Imbalance I: About one and a half years ago, I purchased a Scooty to ease the hassles and pains of commuting in Bangalore. In the initial months, I was constantly dogged by the fear of losing balance on the bike. My tendency to panic made my relationship with my Scooty even worse. I ended up in two accidents within a space of two months.
The fear of losing balance led to tremendous anxiety. I avoided taking the Scooty on the roads as much as possible. In the middle of last year, it became imperative that I ride the bike if I was to get around comfortably and cheaply. In that period, I turned fear into a source of zen. I started watching every moment when the sensation of fear and imbalance arose. In each one of those moments, I’d calm myself down by saying “move forward”. When I passed the rough terrain, I’d say to myself, “phew! negotiated”. This was an empowering experience – I had learnt to deal with that which was once a source of fear.
Imbalance II: When I started writing up my thesis in 2011, I was stricken by a terrible bout of anxiety. For the first time in my life, I was having trouble falling asleep at night. I was always in an anxious state, trying to define my research question and putting a finger on the most perfect way to articulate my arguments. I was stuck with concepts. I kept reading more and more books and journal articles to clarify my ideas. Each time I was left with feeling that I knew very little about my field.
In the meanwhile, I kept fighting the boundaries of my relationship with my husband so as to keep my focus and concentration intact and not be distracted by external circumstances. Each time I fought, the emotional fault lines got stronger. Eventually, I was neither writing my thesis nor was I happy about the state of my friendship with my husband. There was no flow in my words. There was no flow in our relationship. I was a loser on both counts until I finally decided to support my husband in what he was doing. This was also my way of reclaiming the spirit in my writing. In the first few months that followed, I regained the deep friendship between Kiran and me. I also triumphantly wrote an essay and moved forward in co-editing a journal.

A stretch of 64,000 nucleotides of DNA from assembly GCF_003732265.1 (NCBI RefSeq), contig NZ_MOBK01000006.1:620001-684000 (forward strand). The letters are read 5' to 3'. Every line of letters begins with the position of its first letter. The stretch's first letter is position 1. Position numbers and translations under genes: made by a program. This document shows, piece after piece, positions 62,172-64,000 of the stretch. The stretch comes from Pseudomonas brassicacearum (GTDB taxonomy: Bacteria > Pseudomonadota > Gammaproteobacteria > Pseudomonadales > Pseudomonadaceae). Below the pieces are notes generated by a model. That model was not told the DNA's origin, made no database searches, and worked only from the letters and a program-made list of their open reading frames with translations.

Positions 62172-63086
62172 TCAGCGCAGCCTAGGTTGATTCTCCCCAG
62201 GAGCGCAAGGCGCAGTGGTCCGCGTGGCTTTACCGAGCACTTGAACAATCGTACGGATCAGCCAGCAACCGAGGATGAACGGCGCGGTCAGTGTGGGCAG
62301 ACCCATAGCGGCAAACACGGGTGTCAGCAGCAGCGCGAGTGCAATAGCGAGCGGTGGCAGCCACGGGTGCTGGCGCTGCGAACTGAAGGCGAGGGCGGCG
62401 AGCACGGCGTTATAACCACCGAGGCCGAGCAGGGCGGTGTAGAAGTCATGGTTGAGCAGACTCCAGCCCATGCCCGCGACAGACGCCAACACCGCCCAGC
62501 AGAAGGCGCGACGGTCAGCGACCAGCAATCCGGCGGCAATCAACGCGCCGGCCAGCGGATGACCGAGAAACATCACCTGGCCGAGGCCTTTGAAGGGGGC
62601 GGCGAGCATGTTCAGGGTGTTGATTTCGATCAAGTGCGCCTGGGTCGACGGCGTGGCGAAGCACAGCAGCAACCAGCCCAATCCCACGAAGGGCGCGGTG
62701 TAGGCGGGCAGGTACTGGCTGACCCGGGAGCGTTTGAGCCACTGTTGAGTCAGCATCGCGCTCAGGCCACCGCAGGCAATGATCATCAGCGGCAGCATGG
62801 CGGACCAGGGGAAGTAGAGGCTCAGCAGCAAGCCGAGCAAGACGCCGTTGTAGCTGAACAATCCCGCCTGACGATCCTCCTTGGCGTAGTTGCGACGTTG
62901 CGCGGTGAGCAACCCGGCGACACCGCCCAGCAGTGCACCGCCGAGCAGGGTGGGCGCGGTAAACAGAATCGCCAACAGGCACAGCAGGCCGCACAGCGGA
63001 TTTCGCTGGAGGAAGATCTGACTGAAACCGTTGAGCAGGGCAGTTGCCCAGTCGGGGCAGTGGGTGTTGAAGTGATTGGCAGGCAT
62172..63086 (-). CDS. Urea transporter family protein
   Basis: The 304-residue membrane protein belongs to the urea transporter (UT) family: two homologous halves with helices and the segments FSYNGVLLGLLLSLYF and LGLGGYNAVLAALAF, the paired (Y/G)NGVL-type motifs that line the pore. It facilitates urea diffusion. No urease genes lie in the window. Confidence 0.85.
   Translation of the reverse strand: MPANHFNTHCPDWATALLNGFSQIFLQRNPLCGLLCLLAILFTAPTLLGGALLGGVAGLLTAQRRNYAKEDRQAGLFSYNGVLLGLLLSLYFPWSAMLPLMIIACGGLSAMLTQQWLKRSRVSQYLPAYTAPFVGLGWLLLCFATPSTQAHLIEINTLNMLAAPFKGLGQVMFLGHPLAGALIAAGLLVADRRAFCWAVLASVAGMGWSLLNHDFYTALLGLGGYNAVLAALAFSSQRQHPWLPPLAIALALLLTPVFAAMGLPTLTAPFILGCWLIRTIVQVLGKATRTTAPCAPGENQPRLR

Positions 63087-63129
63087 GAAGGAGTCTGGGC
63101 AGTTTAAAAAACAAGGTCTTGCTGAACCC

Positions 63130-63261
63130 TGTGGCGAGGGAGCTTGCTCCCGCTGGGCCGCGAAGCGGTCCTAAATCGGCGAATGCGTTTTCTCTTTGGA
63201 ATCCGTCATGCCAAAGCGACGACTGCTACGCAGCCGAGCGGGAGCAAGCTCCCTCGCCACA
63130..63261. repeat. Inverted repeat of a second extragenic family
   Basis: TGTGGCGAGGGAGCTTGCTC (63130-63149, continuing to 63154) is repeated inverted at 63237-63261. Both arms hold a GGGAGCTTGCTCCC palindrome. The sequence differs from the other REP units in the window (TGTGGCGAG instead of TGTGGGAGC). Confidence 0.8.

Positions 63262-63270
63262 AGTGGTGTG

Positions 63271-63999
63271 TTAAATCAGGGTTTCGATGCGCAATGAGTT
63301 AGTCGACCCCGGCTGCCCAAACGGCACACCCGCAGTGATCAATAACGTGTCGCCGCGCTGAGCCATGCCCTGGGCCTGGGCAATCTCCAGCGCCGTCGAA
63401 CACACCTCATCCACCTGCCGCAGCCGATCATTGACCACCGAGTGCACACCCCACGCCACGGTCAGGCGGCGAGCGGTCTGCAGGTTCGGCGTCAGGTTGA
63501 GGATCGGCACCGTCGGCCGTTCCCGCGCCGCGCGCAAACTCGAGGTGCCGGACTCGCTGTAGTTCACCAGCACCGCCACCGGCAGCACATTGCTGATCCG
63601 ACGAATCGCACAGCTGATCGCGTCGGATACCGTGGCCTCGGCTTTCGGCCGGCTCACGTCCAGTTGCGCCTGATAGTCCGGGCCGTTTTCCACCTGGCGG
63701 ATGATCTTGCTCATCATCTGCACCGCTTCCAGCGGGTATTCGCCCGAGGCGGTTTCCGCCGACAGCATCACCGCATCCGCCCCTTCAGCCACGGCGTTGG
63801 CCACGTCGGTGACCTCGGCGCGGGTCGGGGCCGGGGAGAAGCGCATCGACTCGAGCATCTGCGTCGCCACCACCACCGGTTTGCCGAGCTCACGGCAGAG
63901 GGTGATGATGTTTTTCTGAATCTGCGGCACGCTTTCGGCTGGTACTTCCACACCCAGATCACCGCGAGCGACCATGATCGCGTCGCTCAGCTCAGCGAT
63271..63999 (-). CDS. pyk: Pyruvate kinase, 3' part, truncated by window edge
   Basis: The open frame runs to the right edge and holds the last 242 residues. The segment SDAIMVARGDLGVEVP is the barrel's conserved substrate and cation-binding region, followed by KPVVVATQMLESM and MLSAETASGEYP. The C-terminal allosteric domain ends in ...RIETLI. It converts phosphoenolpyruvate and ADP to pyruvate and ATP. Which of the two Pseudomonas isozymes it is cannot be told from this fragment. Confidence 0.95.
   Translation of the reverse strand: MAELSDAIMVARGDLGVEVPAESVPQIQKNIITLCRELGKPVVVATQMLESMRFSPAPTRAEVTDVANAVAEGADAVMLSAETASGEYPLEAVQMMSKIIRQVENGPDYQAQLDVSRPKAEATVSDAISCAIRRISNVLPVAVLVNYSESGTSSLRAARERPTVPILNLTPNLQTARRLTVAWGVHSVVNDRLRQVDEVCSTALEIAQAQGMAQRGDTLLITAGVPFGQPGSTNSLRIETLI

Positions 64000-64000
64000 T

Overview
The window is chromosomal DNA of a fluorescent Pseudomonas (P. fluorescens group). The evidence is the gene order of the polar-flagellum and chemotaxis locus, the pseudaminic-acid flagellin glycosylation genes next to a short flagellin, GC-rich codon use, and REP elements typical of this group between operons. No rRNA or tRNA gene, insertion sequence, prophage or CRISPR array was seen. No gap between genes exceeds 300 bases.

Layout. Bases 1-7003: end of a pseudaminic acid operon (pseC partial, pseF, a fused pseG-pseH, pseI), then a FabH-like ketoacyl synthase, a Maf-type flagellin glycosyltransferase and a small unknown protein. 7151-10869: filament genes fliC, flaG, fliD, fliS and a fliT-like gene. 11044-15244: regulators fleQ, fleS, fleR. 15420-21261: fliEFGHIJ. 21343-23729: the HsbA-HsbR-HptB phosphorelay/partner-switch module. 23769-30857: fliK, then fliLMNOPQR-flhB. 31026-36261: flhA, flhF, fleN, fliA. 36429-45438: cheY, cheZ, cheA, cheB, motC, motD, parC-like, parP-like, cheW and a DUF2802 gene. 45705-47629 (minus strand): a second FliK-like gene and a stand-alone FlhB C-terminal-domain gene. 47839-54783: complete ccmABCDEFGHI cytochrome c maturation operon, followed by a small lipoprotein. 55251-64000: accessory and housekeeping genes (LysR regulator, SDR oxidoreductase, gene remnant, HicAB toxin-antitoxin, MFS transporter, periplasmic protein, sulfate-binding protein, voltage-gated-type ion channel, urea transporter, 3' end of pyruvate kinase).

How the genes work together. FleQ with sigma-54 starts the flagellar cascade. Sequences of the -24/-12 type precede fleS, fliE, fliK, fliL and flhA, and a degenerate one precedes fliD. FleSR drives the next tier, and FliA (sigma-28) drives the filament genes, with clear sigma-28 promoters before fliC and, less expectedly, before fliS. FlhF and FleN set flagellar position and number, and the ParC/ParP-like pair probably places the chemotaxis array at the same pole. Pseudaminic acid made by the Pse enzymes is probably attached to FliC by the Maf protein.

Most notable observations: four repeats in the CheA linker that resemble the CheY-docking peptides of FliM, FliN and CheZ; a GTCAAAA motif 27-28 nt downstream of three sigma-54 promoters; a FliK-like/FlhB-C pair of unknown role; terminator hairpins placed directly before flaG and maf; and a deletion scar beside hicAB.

These days though, the words have dried up in the (s)pool of my mind. I don’t have a fantastic relationship either. I have found my husband, but I have lost my friend. There is an imbalance in my life’s journey. There is imbalance inside me.
Imbalance III: Yesterday, the cycle at Devrayanadurga was an 18 inche frame Trek mountain bike. It was too high for me. In my mind, I decided not to ride it because I was afraid of falling. TBD insisted that I try standing and riding. I don’t know how to stand and ride. I had given up hope even before I even tried. I was in a state of panic, frustration and wanting to give up as soon as possible.
Eventually, TBD got me to practice pedalling with a single leg and learning how to tilt the upper half of my body and balance the bike. All the small lessons I learnt yesterday culminated in me being able to stand and pedal, and even stand and get on the frame of the bike. It was my moment of triumph, my moment of empowerment, my moment of having opened my mind and moved forward despite the fear of falling down and losing balance.
The words have dried up.
My mind is not imaginative anymore.
I think of tasks and task lists, of missed and to-be-achieved deadlines.
Time is dead wood. The tree of my life is stunted.
Are the roots still there? Are they alive? How do I know? How do I nourish them?
What is the first step I have to take to find flow, to find balance, to seek comfort despite the discomforts within myself?
Will the words return?
Will they return if I let go?
– Dedicated to love, one of the most powerful emotions that humanity knows